Washington Department of Fish & Wildlife (WDFW) officers, in coordination with the Lummi Police Department, busted an alleged illegal four-county crabbing ring in a sting operation dubbed Operation Argent Sale on January 6 in Blaine.
Officers worked jointly to net 16 commercial fishermen, two wholesale seafood companies and 10 retailers in Whatcom, Skagit, Snohomish and King counties in the bust. The boat and truck of the prime suspect in Blaine were seized by the Lummi police during the operation.
Officers discovered 60 undocumented undersized crabs, said WDFW Sergeant Russ Mullins. The crabs were being sold under the table to businesses, including restaurants and nail salons for about one-fourth of the price for a mature crab, he said.
It is believed the nail salons were selling the crabs to friends and associates, Mullins said.
While a mature Dungeness crab can average up to $15 dollars, these crabs were being sold for a couple dollars each. One of the wholesale companies was shipping the undocumented crabs to China, Mullins said.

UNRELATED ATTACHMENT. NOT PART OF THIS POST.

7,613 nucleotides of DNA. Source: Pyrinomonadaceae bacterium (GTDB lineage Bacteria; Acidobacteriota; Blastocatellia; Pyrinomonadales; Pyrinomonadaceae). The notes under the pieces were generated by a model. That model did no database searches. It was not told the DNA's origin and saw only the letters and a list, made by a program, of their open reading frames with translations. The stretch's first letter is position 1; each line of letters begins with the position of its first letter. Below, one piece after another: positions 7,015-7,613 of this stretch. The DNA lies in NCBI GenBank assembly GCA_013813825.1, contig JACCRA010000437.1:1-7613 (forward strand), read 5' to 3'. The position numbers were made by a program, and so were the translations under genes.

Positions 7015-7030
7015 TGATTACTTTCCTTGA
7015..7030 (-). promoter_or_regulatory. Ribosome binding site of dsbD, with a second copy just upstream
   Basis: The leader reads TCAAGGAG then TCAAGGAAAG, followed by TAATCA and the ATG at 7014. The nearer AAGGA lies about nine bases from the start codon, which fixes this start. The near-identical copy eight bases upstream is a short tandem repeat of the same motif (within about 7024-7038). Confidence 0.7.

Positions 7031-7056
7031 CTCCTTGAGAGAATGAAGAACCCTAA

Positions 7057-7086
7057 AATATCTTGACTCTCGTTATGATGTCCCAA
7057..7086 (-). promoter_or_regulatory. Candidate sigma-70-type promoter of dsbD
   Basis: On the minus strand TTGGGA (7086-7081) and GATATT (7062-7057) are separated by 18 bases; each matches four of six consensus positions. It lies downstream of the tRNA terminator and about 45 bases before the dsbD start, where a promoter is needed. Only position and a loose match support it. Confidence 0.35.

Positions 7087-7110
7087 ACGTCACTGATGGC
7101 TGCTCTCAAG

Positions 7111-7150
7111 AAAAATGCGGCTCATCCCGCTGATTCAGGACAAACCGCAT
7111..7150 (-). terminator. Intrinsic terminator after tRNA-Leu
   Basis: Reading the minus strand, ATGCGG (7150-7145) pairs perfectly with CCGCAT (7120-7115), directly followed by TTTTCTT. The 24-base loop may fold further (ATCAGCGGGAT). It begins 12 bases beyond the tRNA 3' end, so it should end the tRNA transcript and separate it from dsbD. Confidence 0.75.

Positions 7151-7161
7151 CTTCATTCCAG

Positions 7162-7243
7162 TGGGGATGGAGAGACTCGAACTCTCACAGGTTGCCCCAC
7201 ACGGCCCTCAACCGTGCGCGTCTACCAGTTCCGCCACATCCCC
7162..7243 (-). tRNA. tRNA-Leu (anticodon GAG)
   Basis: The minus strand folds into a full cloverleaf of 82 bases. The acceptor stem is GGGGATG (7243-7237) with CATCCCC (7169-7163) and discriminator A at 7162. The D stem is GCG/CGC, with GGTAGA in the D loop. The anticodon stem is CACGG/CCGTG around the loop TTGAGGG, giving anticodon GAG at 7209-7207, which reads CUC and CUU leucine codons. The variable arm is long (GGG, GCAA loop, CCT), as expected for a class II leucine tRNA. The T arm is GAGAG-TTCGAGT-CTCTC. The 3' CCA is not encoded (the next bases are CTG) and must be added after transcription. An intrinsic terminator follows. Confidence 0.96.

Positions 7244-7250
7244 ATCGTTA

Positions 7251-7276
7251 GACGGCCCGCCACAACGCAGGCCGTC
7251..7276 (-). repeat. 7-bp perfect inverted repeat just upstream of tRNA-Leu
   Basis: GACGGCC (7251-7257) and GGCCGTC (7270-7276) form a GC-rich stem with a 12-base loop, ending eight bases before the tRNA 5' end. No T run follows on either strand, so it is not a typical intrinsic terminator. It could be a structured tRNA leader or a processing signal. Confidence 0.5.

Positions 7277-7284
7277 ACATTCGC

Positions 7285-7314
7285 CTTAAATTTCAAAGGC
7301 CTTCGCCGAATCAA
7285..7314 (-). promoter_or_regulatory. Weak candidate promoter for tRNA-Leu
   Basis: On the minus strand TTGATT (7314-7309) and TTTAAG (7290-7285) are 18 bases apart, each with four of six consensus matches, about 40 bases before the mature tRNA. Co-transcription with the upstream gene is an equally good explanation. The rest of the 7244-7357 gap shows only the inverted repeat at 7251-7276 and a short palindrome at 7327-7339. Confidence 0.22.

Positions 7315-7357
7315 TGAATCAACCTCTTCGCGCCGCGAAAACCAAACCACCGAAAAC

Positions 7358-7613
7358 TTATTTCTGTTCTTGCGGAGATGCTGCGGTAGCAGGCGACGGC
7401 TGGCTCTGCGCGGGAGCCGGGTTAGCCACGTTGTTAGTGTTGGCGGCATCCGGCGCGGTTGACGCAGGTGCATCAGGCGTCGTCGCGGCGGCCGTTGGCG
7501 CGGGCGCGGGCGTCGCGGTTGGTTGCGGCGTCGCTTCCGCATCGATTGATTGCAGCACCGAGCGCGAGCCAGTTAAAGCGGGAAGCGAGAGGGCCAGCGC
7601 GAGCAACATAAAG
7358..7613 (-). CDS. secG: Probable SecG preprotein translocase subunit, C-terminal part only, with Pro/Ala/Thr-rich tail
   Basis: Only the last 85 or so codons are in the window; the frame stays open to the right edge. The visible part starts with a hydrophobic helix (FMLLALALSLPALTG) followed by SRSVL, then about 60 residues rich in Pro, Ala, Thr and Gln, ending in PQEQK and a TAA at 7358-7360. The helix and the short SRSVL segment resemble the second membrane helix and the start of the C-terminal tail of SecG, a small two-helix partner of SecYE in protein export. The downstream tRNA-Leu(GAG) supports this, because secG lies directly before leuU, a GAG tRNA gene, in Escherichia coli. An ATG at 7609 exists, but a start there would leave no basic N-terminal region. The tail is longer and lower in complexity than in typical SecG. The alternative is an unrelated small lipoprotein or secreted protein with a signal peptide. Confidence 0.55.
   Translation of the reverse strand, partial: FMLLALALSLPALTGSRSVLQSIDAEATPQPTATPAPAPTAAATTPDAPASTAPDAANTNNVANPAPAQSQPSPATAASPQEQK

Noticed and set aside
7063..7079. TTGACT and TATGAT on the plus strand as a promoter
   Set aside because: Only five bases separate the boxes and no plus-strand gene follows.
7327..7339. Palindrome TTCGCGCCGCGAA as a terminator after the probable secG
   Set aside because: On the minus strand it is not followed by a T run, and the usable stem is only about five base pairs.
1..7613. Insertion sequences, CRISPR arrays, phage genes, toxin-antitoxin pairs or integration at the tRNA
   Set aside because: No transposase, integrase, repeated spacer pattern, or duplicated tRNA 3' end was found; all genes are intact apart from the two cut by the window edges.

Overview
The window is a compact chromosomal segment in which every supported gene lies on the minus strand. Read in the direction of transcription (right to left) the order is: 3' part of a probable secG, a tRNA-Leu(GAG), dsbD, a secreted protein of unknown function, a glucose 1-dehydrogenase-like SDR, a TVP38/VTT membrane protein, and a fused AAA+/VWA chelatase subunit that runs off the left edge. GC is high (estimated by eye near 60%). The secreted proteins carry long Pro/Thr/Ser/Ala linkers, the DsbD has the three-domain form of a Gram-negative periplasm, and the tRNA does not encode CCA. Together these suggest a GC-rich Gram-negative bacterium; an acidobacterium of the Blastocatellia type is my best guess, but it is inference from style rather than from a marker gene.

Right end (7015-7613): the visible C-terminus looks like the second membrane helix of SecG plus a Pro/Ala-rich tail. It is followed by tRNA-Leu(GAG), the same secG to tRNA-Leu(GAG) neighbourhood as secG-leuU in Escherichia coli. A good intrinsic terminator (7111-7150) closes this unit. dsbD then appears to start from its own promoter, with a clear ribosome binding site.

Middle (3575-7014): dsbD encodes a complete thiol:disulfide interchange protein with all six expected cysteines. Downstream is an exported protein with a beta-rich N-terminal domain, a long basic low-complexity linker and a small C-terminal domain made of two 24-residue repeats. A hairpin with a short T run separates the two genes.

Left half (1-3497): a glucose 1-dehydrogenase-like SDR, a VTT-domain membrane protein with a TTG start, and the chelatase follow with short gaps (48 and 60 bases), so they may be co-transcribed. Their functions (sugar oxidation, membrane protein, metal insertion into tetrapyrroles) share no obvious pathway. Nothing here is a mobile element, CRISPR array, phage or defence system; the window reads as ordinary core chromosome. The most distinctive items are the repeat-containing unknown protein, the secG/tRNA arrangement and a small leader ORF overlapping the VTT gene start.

Catching crab before they are mature enough to spawn can upset the balance of the species’ reproduction. Dungeness crab typically spawn twice before they’ve reached the legal catching limit of 6.25 inches. Harvesting them early prevents that spawning process from happening, and puts future harvests at risk.
"Because these are next year’s crab, they are essentially stealing from everyone. Recreational and commercial crabbers alike," Mullins wrote in an e-mail.
“They are stealing from everybody,” Mullins said.
Crabbing in the Strait of Georgia is closed until summer, according to the WDFW website. Commercial crabbing is open until about April 15.
All 16 of the fishermen were based in Whatcom County. No arrests were made during the bust due to the need of follow up investigations, Mullins said.
The crabbing rings in each county do not appear to be organized, Mullins said.
The bust took more than a year and a half of planning to orchestrate and those who purchased the crab are facing charges of unlawful trafficking of wildlife, Mullins said. Some of the charges in connection with the illegal crabbing range from civil charges to class C felonies. WDFW continues to investigate and pursue charges.
Dungeness crabs are not listed under the Washington State Species of Concern Lists, but must be documented for a stable and sustainable industry, WDFW Deputy Chief Mike Cenci said.
“Seafood harvest and sales is a highly regulated industry,” Cenci said. “[There are] many stakeholders in the community that have an interest in them financially and recreationally. Everyone is obligated to document their catch."
The WDFW and Lummi police will continue to investigate illegal crabbing in the area.